Fertilize Pecan Trees to Encourage Nut Production!

Pecans
Pecans
Brad Haire, University of Georgia, bugwood.org

Millie W. Davenport
Home & Garden Information Center

Improve your chances for a good pecan crop this year by following these steps.

  1. Keep the area under the trees clean by completely removing and destroying any fallen leaves, twigs, pecans and shucks. This type of sanitation performed weekly during the growing season will help to prevent the carry-over of certain diseases and break the life cycle of insects like the hickory shuckworm, twig girdler and pecan weevil.
  2. Properly fertilize pecan trees in mid to late February. Without proper fertilization, pecan trees are more likely to have alternate bearing years as well as an early nut drop. (Early nut drop is also caused by drought conditions.) A soil test will help to determine the soil pH and nutrient levels. Nutrients are most readily available at a soil pH of 6 to 6.5. In the absence of a soil test, broadcast 4 pounds of a complete fertilizer, such as 10-10-10, for each inch of trunk diameter (measured at 4 ½ feet above soil level). Do not place fertilizer in holes, but broadcast fertilizer evenly beneath the canopy of the tree.
  3. Pecan trees also require zinc for proper growth and development as well as good nut production. Zinc deficiency causes a disorder known as rosette. Symptoms of rosette include bronzing and mottling of leaves; early defoliation; dead twigs at the top of the tree; abnormally small nuts; small, yellowish leaves; and short, thin twigs on older branches with rosettes (clusters) of small yellowish-green leaves at the tips. In general, 3 to 5 pounds of zinc sulfate can be applied to large trees each year to maintain proper zinc levels. Alternately, pecan tree fertilizer containing zinc can be applied. Many pecan fertilizers are available as 10-10-10 with 2% zinc. Apply at the same rate mentioned above for 10-10-10.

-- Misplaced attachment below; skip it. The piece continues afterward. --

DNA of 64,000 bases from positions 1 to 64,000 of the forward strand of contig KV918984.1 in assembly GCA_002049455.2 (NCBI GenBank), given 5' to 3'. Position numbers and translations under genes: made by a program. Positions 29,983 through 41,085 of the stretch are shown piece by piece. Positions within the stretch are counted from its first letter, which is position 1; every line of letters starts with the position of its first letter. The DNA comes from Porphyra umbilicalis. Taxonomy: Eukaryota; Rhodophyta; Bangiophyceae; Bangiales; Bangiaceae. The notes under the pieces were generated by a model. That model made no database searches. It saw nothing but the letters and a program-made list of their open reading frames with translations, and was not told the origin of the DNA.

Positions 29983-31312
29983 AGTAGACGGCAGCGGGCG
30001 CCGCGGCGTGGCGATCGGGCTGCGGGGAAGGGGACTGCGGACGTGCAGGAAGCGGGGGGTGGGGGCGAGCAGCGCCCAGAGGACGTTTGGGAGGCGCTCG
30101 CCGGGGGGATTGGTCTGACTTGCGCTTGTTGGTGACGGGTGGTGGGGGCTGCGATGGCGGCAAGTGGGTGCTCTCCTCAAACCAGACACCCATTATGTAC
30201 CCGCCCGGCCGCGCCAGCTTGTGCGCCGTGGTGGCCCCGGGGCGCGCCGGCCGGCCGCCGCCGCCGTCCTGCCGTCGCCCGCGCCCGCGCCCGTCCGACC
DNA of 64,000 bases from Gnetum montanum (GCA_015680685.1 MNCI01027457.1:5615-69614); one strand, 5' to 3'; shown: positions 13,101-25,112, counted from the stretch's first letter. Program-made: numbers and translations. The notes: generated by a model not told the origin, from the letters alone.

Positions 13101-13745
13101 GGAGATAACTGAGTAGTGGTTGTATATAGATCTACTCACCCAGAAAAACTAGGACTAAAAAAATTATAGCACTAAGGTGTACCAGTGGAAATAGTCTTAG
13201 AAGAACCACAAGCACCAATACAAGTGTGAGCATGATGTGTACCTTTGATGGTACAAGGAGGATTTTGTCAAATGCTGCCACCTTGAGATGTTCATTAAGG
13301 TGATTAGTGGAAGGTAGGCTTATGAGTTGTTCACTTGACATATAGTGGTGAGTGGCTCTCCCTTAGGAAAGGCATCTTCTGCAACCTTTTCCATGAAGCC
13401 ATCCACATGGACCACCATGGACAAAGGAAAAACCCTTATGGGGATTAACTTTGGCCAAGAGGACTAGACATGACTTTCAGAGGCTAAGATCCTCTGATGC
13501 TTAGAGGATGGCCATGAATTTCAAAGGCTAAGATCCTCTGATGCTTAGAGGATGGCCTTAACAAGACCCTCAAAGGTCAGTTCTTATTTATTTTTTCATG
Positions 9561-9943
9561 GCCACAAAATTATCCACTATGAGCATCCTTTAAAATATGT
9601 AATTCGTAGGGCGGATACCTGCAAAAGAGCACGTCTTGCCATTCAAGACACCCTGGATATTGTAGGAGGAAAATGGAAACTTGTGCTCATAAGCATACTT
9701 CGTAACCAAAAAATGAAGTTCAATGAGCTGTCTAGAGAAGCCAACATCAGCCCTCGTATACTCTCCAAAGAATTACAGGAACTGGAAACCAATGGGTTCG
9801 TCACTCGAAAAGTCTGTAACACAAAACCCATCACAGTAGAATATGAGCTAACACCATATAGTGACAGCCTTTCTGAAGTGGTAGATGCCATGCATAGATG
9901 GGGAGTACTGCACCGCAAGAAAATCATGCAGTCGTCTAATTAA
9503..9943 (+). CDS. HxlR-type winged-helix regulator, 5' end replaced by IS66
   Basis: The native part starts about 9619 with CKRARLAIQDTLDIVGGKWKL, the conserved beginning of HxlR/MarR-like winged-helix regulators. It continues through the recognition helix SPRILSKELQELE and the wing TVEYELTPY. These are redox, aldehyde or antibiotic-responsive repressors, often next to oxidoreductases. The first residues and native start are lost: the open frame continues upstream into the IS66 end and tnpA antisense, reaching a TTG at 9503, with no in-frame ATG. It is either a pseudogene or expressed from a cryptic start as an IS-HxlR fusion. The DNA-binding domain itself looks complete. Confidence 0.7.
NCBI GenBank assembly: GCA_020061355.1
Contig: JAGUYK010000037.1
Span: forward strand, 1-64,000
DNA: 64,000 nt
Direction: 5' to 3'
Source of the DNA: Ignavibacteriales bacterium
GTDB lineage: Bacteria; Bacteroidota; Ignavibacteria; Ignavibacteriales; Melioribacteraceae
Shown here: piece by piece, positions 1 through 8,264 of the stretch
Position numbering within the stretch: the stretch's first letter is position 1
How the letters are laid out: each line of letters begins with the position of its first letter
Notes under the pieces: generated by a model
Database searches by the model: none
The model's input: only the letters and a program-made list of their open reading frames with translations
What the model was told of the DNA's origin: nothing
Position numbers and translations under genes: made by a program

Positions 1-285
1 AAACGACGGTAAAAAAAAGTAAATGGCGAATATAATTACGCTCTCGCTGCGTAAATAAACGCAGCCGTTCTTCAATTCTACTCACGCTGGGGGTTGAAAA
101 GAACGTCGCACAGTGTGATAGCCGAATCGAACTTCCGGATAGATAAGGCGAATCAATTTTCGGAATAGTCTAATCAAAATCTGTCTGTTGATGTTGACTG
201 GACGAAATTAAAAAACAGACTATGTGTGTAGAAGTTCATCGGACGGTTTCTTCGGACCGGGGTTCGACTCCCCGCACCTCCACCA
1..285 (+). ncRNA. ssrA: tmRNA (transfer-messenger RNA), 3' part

Following these steps will increase your chances for a good pecan crop; however, some factors are out of our control. For instance, rainy weather or late freezes during the time of bloom can reduce pollination. Early defoliation the previous year due to drought, insect or disease problems can also contribute to a reduction in pecan numbers and size. Drought conditions late in the growing season can cause a problem with the nuts not filling properly.

For more information on growing and caring for pecan trees see HGIC 2211, Pecan Diseases; HGIC 2213, Reasons for Poor Quality Pecans; and HGIC 1356, Pecan Planting and Fertilization. For information on taking a soil sample see HGIC 1652, Soil Testing.

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This information is supplied with the understanding that no discrimination is intended and no endorsement by the Clemson University Cooperative Extension Service is implied. All recommendations are for South Carolina conditions and may not apply to other areas. Use pesticides only according to the directions on the label. All recommendations for pesticide use are for South Carolina only and were legal at the time of publication, but the status of registration and use patterns are subject to change by action of state and federal regulatory agencies. Follow all directions, precautions and restrictions that are listed.